2. Data and Methods

2.1. Research Populations

ACS is a common, serious heart disease that comprises a group of syndromes due to rupture or invasion of the coronary atherosclerotic plaque and secondary complete or incomplete occlusive thrombosis. ACS includes acute ST-segment elevation myocardial infarction, acute non-ST-segment elevation myocardial infarction, and unstable angina (UA). The clinical classification of the acute coronary syndrome is shown in Figure 1.

This was a retrospective analysis of prospectively enrolled consecutive NSTE-ACS patients treated at the Department of Cardiology of the First Affiliated Hospital of Henan University of Science and Technology from March 2018 to November 2020. NSTE-ACS was diagnosed on the basis of typical angina symptoms lasting for >10 minutes, accompanied by at least one of the following: ST-segment  mm, 0.5–1.0 mm transient ST-segment elevation in two consecutive leads for <30 minutes, T-wave  mm before the chest pain or within 12 hours after the chest pain, and/or myocardial enzymes (cardiac troponin T (TnT) or creatine kinase isozymes MB (CK-MB)) exceeding the upper limit of the normal values. Patients were excluded if they had past diabetes, incomplete clinical and coronary angiography data, admission BG  mmol/L, symptoms of ketoacidosis, and/or new-onset diabetes. A total of 498 patients with NSTE-ACS and high BG without history of diabetes were enrolled. The Ethical Committee of the First Affiliated Hospital of Henan University of Science and Technology approved the study protocol.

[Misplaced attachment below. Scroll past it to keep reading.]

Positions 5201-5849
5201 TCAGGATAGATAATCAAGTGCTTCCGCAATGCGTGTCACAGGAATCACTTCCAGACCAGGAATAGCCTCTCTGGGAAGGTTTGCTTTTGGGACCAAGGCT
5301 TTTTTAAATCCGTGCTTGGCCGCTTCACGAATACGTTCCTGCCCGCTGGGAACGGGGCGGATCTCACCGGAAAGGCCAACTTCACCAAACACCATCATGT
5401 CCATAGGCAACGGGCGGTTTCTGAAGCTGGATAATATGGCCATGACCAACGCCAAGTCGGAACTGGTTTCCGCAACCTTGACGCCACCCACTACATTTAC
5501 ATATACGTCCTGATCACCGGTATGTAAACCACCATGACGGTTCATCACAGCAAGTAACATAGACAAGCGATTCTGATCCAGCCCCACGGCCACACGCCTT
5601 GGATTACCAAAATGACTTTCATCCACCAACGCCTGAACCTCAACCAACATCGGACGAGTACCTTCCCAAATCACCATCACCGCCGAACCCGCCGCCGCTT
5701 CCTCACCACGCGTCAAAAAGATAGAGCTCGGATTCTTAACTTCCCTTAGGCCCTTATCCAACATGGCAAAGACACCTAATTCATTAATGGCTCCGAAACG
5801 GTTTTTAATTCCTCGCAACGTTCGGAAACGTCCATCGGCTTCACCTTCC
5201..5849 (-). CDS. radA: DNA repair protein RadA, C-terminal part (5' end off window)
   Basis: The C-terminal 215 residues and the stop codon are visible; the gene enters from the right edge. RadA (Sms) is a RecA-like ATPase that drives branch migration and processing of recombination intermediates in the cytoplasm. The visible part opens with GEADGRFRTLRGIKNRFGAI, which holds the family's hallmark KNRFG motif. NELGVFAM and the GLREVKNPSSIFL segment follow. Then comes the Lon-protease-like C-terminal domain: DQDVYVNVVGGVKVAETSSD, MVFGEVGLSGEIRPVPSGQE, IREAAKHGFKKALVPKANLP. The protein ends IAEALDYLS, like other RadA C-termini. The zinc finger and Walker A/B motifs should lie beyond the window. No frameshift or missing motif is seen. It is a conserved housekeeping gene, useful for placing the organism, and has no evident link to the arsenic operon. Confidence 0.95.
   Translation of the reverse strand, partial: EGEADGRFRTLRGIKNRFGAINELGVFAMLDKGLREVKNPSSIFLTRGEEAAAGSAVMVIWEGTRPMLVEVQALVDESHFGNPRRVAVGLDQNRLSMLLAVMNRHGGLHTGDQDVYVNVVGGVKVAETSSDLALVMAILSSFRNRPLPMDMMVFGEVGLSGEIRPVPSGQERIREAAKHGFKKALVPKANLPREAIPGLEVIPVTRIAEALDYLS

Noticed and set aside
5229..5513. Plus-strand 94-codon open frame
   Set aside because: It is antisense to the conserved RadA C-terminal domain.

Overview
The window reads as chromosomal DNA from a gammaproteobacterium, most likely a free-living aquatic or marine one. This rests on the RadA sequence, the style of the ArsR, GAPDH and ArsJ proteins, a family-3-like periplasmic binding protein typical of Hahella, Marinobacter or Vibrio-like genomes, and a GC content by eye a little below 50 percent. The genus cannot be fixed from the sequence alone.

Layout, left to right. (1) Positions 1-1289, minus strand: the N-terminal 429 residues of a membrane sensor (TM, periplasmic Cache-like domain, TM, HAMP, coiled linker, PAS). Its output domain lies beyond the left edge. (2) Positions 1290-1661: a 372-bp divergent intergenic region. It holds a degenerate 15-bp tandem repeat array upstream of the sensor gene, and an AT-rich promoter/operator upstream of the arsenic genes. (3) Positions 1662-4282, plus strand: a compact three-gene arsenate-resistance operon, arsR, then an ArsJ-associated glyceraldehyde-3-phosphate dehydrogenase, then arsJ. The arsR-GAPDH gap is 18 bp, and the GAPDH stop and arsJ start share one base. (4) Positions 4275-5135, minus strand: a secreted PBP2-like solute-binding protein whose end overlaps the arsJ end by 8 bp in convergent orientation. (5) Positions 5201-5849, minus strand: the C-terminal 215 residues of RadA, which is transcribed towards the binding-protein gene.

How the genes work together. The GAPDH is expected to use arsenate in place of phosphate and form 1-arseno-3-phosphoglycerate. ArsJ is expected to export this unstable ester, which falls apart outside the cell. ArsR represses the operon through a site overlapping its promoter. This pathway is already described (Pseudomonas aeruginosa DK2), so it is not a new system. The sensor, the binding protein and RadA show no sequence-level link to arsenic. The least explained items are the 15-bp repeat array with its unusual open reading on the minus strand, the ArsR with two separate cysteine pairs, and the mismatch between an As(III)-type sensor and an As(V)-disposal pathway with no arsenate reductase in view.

2.2. Definition

Hypertension is a syndrome characterized by increased systemic arterial blood pressure (systolic  mmHg and diastolic  mmHg), which can be accompanied by functional or organ damage to the heart, brain, kidney, and/or other organs. Hypertension is the most common chronic disease and the main risk factor of cardiovascular and cerebrovascular diseases. Hypertension is divided into three grades according to severity: mild (systolic blood pressure: 140–159 mmHg or diastolic blood pressure: 90–99 mmHg), moderate (systolic blood pressure: 160–179 mmHg or diastolic blood pressure: 100–109 mmHg), and severe (systolic blood pressure: ≥180 mmHg or diastolic blood pressure: ≥110 mmHg).

Hyperlipidemia refers to high blood lipid level, which can cause serious diseases, such as atherosclerosis, coronary heart disease, and pancreatitis. Hyperlipidemia usually is divided into hypertriglyceridemia, hypercholesterolemia, mixed hyperlipidemia, and low high-density lipoprotein cholesterol. Hypercholesterolemia is related to age and gender of patients. The majority of triglycerides are associated with genetic and environmental changes, and metabolic disorders. Most cases of hypertriglyceridemia are usually associated with abnormal BG, and diabetes mellitus is associated with hypertriglyceridemia.